Stepping off the ping pong table.

Here I sit at my favorite writing nook, with my antique desk and tea cup succulents; typing, and hitting delete on repeat, it's not that uncommon for blog time.  With a constant distraction with seeing a squirrel scurry up a tree or a clump of birds come flying in for feeding. The window I sit at is like having a front seat to a nature show. I sit and try to recall the well written blog I wrote in my mind last night, as I laid curled up in bed perfectly sandwiched between pups; my mind draws a blank.

Tracking the number of species of birds, I've seen thus far, so I can tell Steve when hes up, trying to get down my breakfast I've managed to have for 13 days in a row, and watching the clock to assure I have everything ready for this morning's wound care are occupying my mind more than words.  

Suddenly, my phone pings at me, "Did you take your vitamins?" I click check, going in to the app, to make sure I check breakfast and morning routine off the list.  Yep, I'm working on building healthy habits. 

Finally stopping the ping pong game I'm playing with myself, I am understanding that despite years of people telling me, I can't hold contradictory behaviors, beliefs, feelings, etc. I actually can hold whatever contradictions that serve me that I want.  

It doesn't have to be one or the other, or all or nothing; despite what people tell you.  It just has to be what balance works for you.   I would read an article saying "structure" creates the happiest people and think, "Okay that's it, everything is on a schedule."  Of course, that doesn't work, so then I would go to the other end, "F this, it's all about FREEDOM!!"  Realizing soon enough that didn't work either, I would go back and forth between extremes, always left analyzing why it didn't work again on this side of the table.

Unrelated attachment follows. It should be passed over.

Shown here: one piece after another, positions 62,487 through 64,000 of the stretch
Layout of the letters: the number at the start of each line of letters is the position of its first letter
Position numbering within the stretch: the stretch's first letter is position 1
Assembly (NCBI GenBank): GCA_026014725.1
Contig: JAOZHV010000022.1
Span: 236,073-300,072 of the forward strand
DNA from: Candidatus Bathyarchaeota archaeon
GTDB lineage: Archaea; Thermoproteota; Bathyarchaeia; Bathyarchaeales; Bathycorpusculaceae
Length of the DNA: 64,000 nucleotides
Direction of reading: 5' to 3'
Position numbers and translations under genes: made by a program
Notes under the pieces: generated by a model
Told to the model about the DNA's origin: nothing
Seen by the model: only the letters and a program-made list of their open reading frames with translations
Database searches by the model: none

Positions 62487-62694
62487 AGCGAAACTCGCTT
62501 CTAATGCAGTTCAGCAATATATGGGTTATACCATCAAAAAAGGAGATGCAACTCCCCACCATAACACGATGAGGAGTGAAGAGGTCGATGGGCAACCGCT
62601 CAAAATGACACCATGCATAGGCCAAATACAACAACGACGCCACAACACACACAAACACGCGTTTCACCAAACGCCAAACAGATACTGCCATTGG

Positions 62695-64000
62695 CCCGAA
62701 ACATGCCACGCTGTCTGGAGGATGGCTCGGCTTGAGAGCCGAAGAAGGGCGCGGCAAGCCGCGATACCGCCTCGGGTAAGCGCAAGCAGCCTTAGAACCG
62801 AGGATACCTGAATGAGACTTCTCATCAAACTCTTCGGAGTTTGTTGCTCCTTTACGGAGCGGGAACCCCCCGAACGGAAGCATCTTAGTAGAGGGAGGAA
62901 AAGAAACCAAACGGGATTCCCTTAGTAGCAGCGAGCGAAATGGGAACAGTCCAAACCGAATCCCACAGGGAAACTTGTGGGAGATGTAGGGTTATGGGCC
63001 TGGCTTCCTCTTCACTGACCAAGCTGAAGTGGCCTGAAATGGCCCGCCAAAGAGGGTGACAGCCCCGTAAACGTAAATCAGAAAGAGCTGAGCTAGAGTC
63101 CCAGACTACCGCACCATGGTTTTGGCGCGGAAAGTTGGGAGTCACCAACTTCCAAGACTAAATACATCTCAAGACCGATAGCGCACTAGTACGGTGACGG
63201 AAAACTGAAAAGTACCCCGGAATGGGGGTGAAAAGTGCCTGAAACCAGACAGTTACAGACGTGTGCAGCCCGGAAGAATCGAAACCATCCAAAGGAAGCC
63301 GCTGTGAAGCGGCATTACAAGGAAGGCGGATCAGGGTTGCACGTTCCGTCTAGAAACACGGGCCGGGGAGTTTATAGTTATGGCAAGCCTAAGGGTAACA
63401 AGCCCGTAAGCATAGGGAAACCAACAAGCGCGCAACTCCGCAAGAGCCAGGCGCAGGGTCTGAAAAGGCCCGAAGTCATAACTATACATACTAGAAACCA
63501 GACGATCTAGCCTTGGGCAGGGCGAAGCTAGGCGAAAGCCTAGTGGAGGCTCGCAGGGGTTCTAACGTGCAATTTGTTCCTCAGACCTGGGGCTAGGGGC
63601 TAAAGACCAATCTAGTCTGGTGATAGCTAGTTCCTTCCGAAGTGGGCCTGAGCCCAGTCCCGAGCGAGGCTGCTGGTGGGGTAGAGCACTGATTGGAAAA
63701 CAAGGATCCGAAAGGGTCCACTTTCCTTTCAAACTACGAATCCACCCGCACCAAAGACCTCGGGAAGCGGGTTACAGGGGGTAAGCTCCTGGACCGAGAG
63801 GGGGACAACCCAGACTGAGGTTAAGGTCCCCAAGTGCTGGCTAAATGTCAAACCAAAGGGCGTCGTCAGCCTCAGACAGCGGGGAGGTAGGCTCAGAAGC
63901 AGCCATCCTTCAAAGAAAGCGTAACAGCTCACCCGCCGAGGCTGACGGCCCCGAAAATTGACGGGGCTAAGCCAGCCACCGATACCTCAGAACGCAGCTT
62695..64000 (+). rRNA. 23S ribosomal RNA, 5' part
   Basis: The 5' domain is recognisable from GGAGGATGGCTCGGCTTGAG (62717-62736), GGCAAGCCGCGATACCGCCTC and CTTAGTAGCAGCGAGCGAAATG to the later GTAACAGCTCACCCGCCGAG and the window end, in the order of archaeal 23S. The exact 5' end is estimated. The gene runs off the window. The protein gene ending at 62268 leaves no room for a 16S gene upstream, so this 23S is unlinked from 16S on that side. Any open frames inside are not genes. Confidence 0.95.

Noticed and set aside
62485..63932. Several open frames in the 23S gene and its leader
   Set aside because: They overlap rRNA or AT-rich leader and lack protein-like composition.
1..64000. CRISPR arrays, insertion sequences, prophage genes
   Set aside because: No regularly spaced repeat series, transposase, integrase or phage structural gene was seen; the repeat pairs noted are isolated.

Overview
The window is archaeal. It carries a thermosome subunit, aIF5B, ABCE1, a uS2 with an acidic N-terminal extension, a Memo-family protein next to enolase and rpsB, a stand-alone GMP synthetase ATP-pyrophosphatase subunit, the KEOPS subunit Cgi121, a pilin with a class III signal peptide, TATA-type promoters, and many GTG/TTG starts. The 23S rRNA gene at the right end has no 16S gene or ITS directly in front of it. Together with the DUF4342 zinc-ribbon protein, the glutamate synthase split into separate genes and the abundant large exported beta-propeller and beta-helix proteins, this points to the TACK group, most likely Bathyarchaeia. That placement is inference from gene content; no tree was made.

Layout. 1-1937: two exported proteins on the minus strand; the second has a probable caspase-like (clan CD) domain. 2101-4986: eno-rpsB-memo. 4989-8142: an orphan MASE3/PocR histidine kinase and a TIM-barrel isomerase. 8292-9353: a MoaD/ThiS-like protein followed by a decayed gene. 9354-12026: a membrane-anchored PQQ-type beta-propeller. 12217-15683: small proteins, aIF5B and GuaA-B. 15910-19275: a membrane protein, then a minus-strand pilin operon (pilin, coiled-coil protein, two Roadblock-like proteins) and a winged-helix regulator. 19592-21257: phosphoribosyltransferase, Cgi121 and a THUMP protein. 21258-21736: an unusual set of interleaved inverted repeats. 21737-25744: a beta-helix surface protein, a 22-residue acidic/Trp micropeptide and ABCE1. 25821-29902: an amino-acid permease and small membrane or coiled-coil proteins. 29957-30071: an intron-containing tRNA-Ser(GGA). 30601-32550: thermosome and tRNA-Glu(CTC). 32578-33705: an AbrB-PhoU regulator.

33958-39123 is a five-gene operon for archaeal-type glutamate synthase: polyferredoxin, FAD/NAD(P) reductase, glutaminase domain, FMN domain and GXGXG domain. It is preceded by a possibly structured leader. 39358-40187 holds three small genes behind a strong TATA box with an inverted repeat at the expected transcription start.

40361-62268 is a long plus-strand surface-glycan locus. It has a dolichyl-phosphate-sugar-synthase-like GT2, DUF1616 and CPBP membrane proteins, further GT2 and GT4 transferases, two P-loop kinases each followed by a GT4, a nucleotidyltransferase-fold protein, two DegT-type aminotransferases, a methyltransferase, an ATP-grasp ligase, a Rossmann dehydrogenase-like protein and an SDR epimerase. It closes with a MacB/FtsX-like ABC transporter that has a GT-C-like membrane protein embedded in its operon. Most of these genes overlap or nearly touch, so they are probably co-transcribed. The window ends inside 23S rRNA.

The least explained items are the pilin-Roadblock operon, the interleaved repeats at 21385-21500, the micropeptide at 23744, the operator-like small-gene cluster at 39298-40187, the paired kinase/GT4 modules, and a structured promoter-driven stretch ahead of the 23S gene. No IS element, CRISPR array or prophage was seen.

I know I'm not alone in this, because a blog I wrote while right in the middle of the ping pong match, talking about how I was letting go of my extreme need for freedom and I was jumping on the structure side; got a lot of responses.  Lots of, "Girl, you just described my personality to a T." Now that I've stepped off the table, and can take a look I thought 'damn, how many areas in my life a I really playing ping pong with?'  

It's such an easy trap to fall into.  It's set up for us perfectly, so many people sharing things that work for them and their lives, and suddenly we think, "That's what I've been waiting for, I will follow that and find my happy place."  This mostly never ending with the results we want, and why?  It helped this person writing it so much, why not me?

It's simple.  It's not my life they are applying whatever works for them to, it's theirs.  No one is going to know what works for me, other than me.  So why was I out here seeking my truths from all these other people, when I had the answers inside all along?  Lord alone knows the answer to that one; but a large part of what it comes down to is learning to SHUT IT ALL OUT.

For even just a day, shut it out and ask YOURSELF what you need.  Here's how I have come to find if it's time to do a little shutting out.  If I read an article, blog, or listen to a podcast; because even if I'm no longer seeking how to live my life advice I still find myself deeply inspired by others who share their stories, and I can absorb this article, without feeling like I have to take on this person's life as my own; I'm in balance.  Much like my handy app, I can add the check.  

However, if I sit after reading another person's words, and feel, "Ugh I'm useless, I should be living my life like her." Sound the alarm, because something is NOT lining up here.  

This doesn't mean, I'm saying, you can't ask friends or teachers for advice, or you can never get an idea from someone else; of course not because that's an extreme thought (what I'm steering away from here).  It means, sure take whatever anyone gives you, and see if it fits, if not adapt it HOWEVER works for you.  Just don't forget you have the final say on finding what works for you.  You don't have to live other people's lives to have success or happiness; you simply have to live yours.